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Echinoderms:

The name translates as ‘spiny skinned.’ In fact, only a few echinoderms have spiny skins, but they are the most familiar: the echinoids, or sea urchins, and to some extent the starfish. Today, there are also ophiuroids (brittle stars), holothurians (sea cucumbers), crinoids (sea-lilies) and concentricycloids (sea daisies). The last of these are only found on wood that is decaying in very deep water, and are therefore truly obscure. The others, despite some spectacular differences in appearance, share a few common traits – a calcite skeleton made of porous plates (reduced to tiny spicules in the holothurians), a remarkable ‘water vascular system’ that uses hydraulics to manipulate large numbers of tiny tube feet, and… wait for it… five-fold symmetry. Yes, they truly are weird and wonderful creatures.

But these are just the last remnants of what surely qualifies as the strangest of all animal groups. Go back to the Lower Palaeozoic, and they were weirder still. Even the names are strange and evocative: edrioasteroids, helicoplacoids, carpoids, cinctans, eocrinoids, parablastoids, echinocystids, ophiocystioids… in all, there are about thirty described classes (groups equivalent in their range of shape to the echinoids, or to the starfish) of echinoderm in the fossil record. Their diversity of form is enormous, but most share the same features seen in modern echinoderms. The Ordovician and Silurian are a period of great interest, because they show both the emergence of most of the modern groups, and the greatest diversity of the extinct ones.

For the palaeontologist, however, there is a problem with echinoderms. Although their skeletons survived the chemical trials of fossilization rather well, the same cannot be said for the physical aspects. With a few exceptions, the skeleton is made of a large number of small plates, or ‘ossicles,’ and the soft tissue is thin and insubstantial. When the animal dies, there is little holding it together, and very soon (within days or weeks), all that is left is a mass of plates. In order to preserve an echinoderm intact, you really need to bury it alive, or at least only very recently deceased. Without that, the isolated plates are often unidentifiable, unless you can compare them with plates in complete specimens. Frequently, we cannot even tell what class of echinoderm a plate has come from, although there are exceptions; some, such as the stem ossicles of crinoids, can be diagnostic even at species level, and are well worth looking at closely.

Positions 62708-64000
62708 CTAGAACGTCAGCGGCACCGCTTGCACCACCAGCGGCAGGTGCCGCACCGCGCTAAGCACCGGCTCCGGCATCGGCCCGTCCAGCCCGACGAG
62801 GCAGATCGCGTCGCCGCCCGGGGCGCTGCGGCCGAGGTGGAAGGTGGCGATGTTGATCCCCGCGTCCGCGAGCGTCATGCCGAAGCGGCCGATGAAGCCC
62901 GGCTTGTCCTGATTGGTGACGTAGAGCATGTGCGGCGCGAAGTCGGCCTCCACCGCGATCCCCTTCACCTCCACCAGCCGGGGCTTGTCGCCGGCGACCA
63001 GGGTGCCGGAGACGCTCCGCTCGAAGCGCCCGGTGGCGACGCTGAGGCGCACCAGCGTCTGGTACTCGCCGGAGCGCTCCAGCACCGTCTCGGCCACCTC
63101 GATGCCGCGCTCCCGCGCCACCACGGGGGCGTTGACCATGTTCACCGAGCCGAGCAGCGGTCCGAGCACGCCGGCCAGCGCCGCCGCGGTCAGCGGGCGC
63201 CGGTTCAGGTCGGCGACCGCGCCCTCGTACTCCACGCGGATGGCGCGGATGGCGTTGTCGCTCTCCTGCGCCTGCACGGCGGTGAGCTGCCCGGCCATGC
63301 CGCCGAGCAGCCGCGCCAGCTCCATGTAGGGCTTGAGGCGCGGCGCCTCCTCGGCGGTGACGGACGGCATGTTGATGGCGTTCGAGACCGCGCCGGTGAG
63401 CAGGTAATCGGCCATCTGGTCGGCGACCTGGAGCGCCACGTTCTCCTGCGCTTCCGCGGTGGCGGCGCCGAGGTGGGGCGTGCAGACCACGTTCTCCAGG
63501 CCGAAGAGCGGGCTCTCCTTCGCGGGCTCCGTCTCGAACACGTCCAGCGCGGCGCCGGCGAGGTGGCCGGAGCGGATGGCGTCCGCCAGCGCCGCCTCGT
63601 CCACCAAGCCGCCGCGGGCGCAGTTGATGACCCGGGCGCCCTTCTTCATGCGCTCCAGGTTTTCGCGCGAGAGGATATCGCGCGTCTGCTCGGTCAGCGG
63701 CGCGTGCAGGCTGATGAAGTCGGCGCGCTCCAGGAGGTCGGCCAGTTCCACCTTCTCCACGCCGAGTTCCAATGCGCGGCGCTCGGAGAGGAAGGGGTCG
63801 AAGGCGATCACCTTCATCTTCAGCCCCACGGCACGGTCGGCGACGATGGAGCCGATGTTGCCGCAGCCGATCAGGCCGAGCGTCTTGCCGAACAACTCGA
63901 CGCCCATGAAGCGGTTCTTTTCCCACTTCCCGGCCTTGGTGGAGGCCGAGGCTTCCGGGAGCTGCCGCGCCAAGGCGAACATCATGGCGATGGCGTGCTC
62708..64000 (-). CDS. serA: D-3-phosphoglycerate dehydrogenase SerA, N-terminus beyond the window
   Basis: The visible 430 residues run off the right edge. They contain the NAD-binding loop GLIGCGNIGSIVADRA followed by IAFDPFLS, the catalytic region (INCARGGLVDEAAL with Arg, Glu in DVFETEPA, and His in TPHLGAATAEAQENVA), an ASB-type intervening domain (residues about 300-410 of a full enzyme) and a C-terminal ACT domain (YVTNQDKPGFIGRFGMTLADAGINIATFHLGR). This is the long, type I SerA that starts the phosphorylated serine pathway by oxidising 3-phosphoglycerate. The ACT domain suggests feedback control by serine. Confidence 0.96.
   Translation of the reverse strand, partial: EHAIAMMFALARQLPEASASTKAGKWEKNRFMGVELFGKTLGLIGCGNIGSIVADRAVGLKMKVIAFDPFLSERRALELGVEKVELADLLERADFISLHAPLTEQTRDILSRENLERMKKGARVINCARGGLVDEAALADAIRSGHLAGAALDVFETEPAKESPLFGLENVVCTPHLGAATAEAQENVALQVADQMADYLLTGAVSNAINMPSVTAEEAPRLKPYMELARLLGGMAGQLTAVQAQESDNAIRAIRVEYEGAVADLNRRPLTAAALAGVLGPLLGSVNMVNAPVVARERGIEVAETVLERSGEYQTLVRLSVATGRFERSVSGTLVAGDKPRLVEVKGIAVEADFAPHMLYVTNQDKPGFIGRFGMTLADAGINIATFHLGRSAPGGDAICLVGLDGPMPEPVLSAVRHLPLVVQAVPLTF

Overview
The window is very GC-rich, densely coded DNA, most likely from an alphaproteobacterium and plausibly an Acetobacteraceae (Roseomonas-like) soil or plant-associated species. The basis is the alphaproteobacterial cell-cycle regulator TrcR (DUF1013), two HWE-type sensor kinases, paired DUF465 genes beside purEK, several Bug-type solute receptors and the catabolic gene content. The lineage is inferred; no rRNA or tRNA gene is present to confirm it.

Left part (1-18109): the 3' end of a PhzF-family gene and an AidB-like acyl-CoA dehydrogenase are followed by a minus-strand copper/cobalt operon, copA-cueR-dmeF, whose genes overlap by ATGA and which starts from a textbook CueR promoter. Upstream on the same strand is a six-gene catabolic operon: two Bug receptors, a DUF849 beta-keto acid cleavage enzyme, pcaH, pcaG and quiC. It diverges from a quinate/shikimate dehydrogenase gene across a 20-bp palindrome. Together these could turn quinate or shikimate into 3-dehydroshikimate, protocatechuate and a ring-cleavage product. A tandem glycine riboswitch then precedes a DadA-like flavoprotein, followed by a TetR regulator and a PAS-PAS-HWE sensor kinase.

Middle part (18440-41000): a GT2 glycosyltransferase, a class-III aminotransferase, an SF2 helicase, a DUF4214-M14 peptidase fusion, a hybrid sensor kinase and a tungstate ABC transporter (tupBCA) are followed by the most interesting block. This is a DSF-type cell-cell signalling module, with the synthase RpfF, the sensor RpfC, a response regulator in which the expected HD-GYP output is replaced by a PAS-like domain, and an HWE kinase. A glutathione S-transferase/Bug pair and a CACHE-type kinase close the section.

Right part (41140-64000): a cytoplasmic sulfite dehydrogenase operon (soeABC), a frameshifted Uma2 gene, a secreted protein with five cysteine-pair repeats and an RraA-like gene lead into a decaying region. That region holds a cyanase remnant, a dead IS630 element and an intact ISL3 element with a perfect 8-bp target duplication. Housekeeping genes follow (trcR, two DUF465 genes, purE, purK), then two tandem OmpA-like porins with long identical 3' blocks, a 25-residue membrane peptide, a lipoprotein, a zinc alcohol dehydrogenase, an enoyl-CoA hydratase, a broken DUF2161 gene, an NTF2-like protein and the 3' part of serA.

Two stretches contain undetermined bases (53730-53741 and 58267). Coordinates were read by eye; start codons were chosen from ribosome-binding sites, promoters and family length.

There’s only so much you can do with anything else, though, unless it’s articulated. If it is articulated, however, then you usually have a truly beautiful fossil in front of you. Echinoderms are amongst the most visually stunning of all fossil finds. Equally important, of course, is that a new specimen often reveals new information, because the rarity of complete fossilisation means that the record we have is very incomplete. It is still unclear how many species of crinoids there were in the Builth Inlier, and of the other groups we have very little trace.

To start with the crinoids, though, they are almost invariably found in the shallower, coarser sediments. There are currently seven species described from the area (but another three or four that we’re trying to make sense of), and all except one occur in relatively coarse sandstones. Most of the species can be assigned to the genus Iocrinus, a relatively simple, multi-armed creature that evolved into numerous slight variations, often with different ecological preferences. Cefnocrinus samgilmouri is also rather common, but the other species are scattered. Two are known from one articulated specimen each, and another from two specimens. The classification of crinoids is mostly dependent on the arrangement of plates in the cup-shaped body, or calyx, so that’s the thing to look for if you think you’ve got a nice specimen.

In contrast, starfish are extremely uncommon as complete fossils. They are even more fragile as coherent skeletons, and the isolated plates are not normally recognisable. However, at least six specimens have been seen in the Builth Inlier, including at least four species, and probably more. These are among the earliest starfish from Britain, and of great interest to palaeontologists. Such a relatively high diversity for the number of specimens indicates that there were originally many more specimens alive, but most have not been fossilized. Any starfish is a very interesting find, and a brittle-star (with a central disc, and long, flexible arms) would be even more so.